Every year, thousands of employees file claims of sex discrimination with the US Equal Employment Opportunity Commission (EEOC). Many of the claims include allegations of sexual harassment, a form of sex discrimination. Male and female workers can be victims of harassment, but the truth is that the vast majority of sexual harassment complaints come from women. One study shows, however, that the formal EEOC complaints represent only a small fraction of how much sexual harassment truly occurs in the workplace.
Title VII of the Civil Rights Act of 1964 prohibits employment discrimination because of sex, religion, age, race, and other protected characteristics. It also prohibits employers from retaliating against any employee who tries to enforce his or her rights under the law. Retaliation is an adverse employment action, such as termination, demotion or targeting, taken because an employee reported, complained about or otherwise tried to stop discrimination. Claims of retaliation can strengthen claims of discrimination.
Under Title VII, discrimination includes harassment. Harassment can occur in different ways. Sexual harassment, for instance, can happen when a person with authority conditions an aspect of employment on the performance of a sexual act; or when lewd conduct is pervasive or severe enough to create a hostile work environment. The following may be examples of sexual harassment/sex discrimination:
When you experience sexual harassment or retaliation, you can file a complaint with the EEOC and potentially a civil lawsuit against your employer. Harassment and retaliation are two separate claims, and both may result in significant monetary damages. In addition to back wages, you may also receive reinstatement, a promotion or raise to reverse the effects of an adverse employment action.
Title VII and similar laws prohibit retaliation and provide remedies for employees specifically to encourage people to come forward, file claims, and cooperate with investigations. For anti-discrimination legislation to be effective, employees must feel confident that they can take action to protect their rights. And many do. But, according to an analysis of studies by Lilia Cortina of the University of Michigan and Jennifer Berdahl of the University of the British Columbia Sauder School of Business, “only a quarter to a third of people who have been harassed at work report it to a supervisor or union representative, and 2 percent to 13 percent file a formal complaint.”
An article in the New York Times discusses the study and possible reasons for the low number of official complaints about sexual harassment. The primary reason, according to the researchers, is the fear of retaliation. The analysis found that while some victims discuss the problems with close friends or family members, the most common responses to sexual harassment are to avoid the perpetrator, downplay the conduct or ignore it. Women also felt:
It seems that, according to this study, most women think the risk of facing repercussions from reporting sexual harassment is greater than the reward.
The study results yielded something else that is worth mentioning. A review of 55 surveys found that approximately 25% of women reported having experienced sexual harassment. When asked about whether they experienced specific behaviors, however, the percentage “roughly doubles.” About 50% of the women responded yes when asked if they endured inappropriate touching or pressure to engage in sexual activity and favors but apparently not all of the respondents knew the behavior was sexual harassment.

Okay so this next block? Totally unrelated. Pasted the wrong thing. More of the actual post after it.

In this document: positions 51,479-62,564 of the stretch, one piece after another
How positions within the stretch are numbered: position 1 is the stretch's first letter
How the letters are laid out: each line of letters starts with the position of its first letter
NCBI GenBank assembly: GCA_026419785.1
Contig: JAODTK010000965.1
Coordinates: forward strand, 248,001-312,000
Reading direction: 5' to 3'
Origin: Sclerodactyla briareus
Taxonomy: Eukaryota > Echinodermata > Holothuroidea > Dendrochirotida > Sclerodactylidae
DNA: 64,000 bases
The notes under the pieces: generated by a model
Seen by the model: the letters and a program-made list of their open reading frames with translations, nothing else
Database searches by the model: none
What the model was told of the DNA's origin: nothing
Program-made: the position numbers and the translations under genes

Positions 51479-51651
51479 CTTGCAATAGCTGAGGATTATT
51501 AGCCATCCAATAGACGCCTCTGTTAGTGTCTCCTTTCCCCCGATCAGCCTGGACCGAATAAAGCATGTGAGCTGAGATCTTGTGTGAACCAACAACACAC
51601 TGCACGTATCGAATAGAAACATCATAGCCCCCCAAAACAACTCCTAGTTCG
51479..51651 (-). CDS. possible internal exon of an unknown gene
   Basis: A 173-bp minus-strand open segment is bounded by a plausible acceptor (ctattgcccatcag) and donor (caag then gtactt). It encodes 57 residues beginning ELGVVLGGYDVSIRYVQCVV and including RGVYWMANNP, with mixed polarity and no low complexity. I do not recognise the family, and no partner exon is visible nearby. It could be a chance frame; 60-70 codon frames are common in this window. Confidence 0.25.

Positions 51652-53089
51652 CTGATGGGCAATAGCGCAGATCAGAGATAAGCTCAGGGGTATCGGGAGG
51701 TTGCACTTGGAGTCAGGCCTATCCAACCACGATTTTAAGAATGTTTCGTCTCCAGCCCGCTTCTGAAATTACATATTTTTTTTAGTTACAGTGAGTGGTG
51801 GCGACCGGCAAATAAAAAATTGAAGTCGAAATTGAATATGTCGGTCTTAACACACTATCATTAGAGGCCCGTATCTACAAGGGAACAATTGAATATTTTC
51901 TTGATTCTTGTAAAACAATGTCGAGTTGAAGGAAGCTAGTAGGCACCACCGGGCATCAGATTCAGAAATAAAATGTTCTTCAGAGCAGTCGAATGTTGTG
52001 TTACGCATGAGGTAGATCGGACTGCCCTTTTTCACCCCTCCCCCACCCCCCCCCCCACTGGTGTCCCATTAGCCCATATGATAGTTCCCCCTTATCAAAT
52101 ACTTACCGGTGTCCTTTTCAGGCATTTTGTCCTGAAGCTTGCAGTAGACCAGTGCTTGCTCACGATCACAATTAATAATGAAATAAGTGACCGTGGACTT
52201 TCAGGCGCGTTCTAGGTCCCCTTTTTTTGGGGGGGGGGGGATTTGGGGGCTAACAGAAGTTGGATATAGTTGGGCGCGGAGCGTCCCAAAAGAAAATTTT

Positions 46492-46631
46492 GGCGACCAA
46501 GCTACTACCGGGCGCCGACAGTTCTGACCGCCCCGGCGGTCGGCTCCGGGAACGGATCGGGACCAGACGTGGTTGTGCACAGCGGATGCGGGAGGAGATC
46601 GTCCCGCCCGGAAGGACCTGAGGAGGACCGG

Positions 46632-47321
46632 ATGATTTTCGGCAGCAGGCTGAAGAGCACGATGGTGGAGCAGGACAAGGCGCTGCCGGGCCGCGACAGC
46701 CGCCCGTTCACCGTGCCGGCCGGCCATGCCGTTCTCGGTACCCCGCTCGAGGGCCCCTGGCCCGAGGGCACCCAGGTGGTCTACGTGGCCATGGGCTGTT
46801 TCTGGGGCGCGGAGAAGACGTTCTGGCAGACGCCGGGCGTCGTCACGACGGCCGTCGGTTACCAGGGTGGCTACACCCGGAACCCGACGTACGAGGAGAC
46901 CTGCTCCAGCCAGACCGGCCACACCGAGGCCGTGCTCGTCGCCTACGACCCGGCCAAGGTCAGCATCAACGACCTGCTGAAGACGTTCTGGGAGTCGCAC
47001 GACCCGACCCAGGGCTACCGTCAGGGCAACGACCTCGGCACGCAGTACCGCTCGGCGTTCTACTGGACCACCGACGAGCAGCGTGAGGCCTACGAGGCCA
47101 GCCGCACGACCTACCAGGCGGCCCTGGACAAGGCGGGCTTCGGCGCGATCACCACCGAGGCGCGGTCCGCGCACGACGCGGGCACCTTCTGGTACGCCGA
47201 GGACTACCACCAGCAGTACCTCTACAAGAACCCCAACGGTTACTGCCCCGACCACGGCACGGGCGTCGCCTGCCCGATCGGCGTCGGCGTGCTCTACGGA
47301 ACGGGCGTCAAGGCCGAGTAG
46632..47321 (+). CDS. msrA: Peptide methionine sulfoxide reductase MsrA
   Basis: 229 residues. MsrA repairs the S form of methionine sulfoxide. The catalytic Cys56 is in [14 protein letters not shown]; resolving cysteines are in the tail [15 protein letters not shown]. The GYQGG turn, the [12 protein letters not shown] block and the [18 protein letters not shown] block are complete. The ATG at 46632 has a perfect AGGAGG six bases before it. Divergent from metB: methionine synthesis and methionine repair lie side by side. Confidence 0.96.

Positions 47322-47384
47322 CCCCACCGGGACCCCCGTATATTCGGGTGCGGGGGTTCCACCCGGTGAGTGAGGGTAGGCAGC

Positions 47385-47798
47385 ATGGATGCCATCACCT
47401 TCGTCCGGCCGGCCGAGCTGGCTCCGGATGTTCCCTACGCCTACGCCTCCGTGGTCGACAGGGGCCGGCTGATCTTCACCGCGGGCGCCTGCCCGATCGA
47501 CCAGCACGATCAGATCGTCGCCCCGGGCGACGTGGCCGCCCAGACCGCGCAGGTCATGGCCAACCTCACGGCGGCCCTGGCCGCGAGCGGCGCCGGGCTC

Sexual harassment includes things like unwelcome sexual advances, unwanted touching, lewd jokes, sexually charged comments, slurs, the distribution of sexual pictures and more. It can also be when a supervisor conditions an aspect of employment on the performance of a sexual favor.
Perhaps employees would benefit from some education about their rights in the workplace and what conduct the law prohibits.
Unfortunately for women who downplay sexual harassment, companies may use that failure to report to prove the harassment did not exist, or the claimant has underlying motives for filing a complaint. An employer may also allege that if a victim did not report the conduct, it could not have caused any real harm.
Do companies need better procedures, policies, and training to make it easier for employees to speak up about sexual harassment? Do employees need education programs to help them understand what explicit conduct Title VII prohibits? Are anti-retaliation laws doing enough to encourage employees to come forward and exercise their legal rights?
These are complex questions with no simple answers, but one thing is clear. Employees DO have rights to be free from sex discrimination, sexual harassment, and retaliation. Exercising your rights is not always easy, but there is help available if you need it.
Leeds Brown Law, P.C., employment lawyers representing workers throughout New York City and the surrounding areas, have spent decades helping employees file claims for sexual harassment and discrimination. If you are looking for experienced and dedicated advocates to assist you with an EEOC claim, settlement negotiations or a civil lawsuit, call Leeds Brown today. You can reach us 24/7at 1-800-585-4658.